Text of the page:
Sam Berlin edited this page Jul 10, 2014 · 2 revisions
Clone this wiki locally

Intercepting methods with Guice

Aspect Oriented Programming

To compliment dependency injection, Guice supports method interception. This feature enables you to write code that is executed each time a matching method is invoked. It's suited for cross cutting concerns ("aspects"), such as transactions, security and logging. Because interceptors divide a problem into aspects rather than objects, their use is called Aspect Oriented Programming (AOP).

Most developers won't write method interceptors directly; but they may see their use in integration libraries like Warp Persist. Those that do will need to select the matching methods, create an interceptor, and configure it all in a module.

Matcher is a simple interface that either accepts or rejects a value. For Guice AOP, you need two matchers: one that defines which classes participate, and another for the methods of those classes. To make this easy, there's factory class to satisfy the common scenarios.

MethodInterceptors are executed whenever a matching method is invoked. They have the opportunity to inspect the call: the method, its arguments, and the receiving instance. They can perform their cross-cutting logic and then delegate to the underlying method. Finally, they may inspect the return value or exception and return. Since interceptors may be applied to many methods and will receive many calls, their implementation should be efficient and unintrusive.

Example: Forbidding method calls on weekends

To illustrate how method interceptors work with Guice, we'll forbid calls to our pizza billing system on weekends. The delivery guys only work Monday thru Friday so we'll prevent pizza from being ordered when it can't be delivered! This example is structurally similar to use of AOP for authorization.

To mark select methods as weekdays-only, we define an annotation:

@Retention(RetentionPolicy.RUNTIME) @Target(ElementType.METHOD)
@interface NotOnWeekends {}

...and apply it to the methods that need to be intercepted:

public class RealBillingService implements BillingService {

  public Receipt chargeOrder(PizzaOrder order, CreditCard creditCard) {

Next, we define the interceptor by implementing the org.aopalliance.intercept.MethodInterceptor interface. When we need to call through to the underlying method, we do so by calling invocation.proceed():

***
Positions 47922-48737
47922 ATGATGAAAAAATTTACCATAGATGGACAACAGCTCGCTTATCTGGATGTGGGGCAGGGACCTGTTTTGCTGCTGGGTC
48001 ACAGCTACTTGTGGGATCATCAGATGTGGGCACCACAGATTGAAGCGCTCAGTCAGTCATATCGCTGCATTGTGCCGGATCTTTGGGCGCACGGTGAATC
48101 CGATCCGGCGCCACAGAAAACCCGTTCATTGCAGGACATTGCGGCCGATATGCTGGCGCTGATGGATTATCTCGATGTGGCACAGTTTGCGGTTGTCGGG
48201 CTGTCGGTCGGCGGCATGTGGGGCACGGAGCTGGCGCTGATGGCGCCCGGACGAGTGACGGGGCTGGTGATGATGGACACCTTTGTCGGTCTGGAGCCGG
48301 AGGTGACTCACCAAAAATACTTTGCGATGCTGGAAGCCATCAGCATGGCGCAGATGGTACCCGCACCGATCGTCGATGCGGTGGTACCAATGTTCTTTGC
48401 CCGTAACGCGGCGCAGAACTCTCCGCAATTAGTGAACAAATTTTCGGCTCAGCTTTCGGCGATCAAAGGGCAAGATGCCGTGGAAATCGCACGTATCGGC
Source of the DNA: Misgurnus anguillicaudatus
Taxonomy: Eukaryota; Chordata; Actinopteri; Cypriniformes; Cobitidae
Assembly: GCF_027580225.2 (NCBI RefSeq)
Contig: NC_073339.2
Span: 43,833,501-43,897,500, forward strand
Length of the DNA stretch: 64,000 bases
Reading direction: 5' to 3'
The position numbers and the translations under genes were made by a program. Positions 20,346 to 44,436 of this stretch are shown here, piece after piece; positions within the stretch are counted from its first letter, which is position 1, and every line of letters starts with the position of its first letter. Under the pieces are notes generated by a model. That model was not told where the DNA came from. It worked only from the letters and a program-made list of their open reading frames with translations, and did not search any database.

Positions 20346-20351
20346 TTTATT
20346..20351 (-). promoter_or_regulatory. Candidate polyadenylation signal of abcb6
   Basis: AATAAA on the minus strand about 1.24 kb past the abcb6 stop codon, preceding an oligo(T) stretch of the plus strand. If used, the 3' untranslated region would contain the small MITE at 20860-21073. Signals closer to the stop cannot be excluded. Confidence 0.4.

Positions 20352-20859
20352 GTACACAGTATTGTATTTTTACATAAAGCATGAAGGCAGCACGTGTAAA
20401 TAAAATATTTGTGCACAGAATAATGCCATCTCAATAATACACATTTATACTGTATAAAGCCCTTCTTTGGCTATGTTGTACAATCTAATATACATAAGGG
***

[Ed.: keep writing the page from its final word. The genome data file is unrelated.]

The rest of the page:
public class WeekendBlocker implements MethodInterceptor {
  public Object invoke(MethodInvocation invocation) throws Throwable {
    Calendar today = new GregorianCalendar();
    if (today.getDisplayName(DAY_OF_WEEK, LONG, ENGLISH).startsWith("S")) {
      throw new IllegalStateException(
          invocation.getMethod().getName() + " not allowed on weekends!");
    return invocation.proceed();

Finally, we configure everything. This is where we create matchers for the classes and methods to be intercepted. In this case we match any class, but only the methods with our @NotOnWeekends annotation:

public class NotOnWeekendsModule extends AbstractModule {
  protected void configure() {
    bindInterceptor(Matchers.any(), Matchers.annotatedWith(NotOnWeekends.class), 
        new WeekendBlocker());

Putting it all together, (and waiting until Saturday), we see the method is intercepted and our order is rejected:

Exception in thread "main" java.lang.IllegalStateException: chargeOrder not allowed on weekends!


Behind the scenes, method interception is implemented by generating bytecode at runtime. Guice dynamically creates a subclass that applies interceptors by overriding methods. If you are on a platform that doesn't support bytecode generation (such as Android), you should use Guice without AOP support.

This approach imposes limits on what classes and methods can be intercepted:

  • Classes must be public or package-private.
  • Classes must be non-final
  • Methods must be public, package-private or protected
  • Methods must be non-final
  • Instances must be created by Guice by an @Inject-annotated or no-argument constructor It is not possible to use method interception on instances that aren't constructed by Guice.

Injecting Interceptors

If you need to inject dependencies into an interceptor, use the requestInjection API.

public class NotOnWeekendsModule extends AbstractModule {
  protected void configure() {
    WeekendBlocker weekendBlocker = new WeekendBlocker();
    bindInterceptor(Matchers.any(), Matchers.annotatedWith(NotOnWeekends.class), 

Another option is to use Binder.getProvider and pass the dependency in the constructor of the interceptor.

public class NotOnWeekendsModule extends AbstractModule {
  protected void configure() {
                    new WeekendBlocker(getProvider(Calendar.class)));

Use caution when injecting interceptors. If your interceptor calls a method that it itself is intercepting, you may receive a StackOverflowException due to unending recursion.

AOP Alliance

The method interceptor API implemented by Guice is a part of a public specification called AOP Alliance. This makes it possible to use the same interceptors across a variety of frameworks.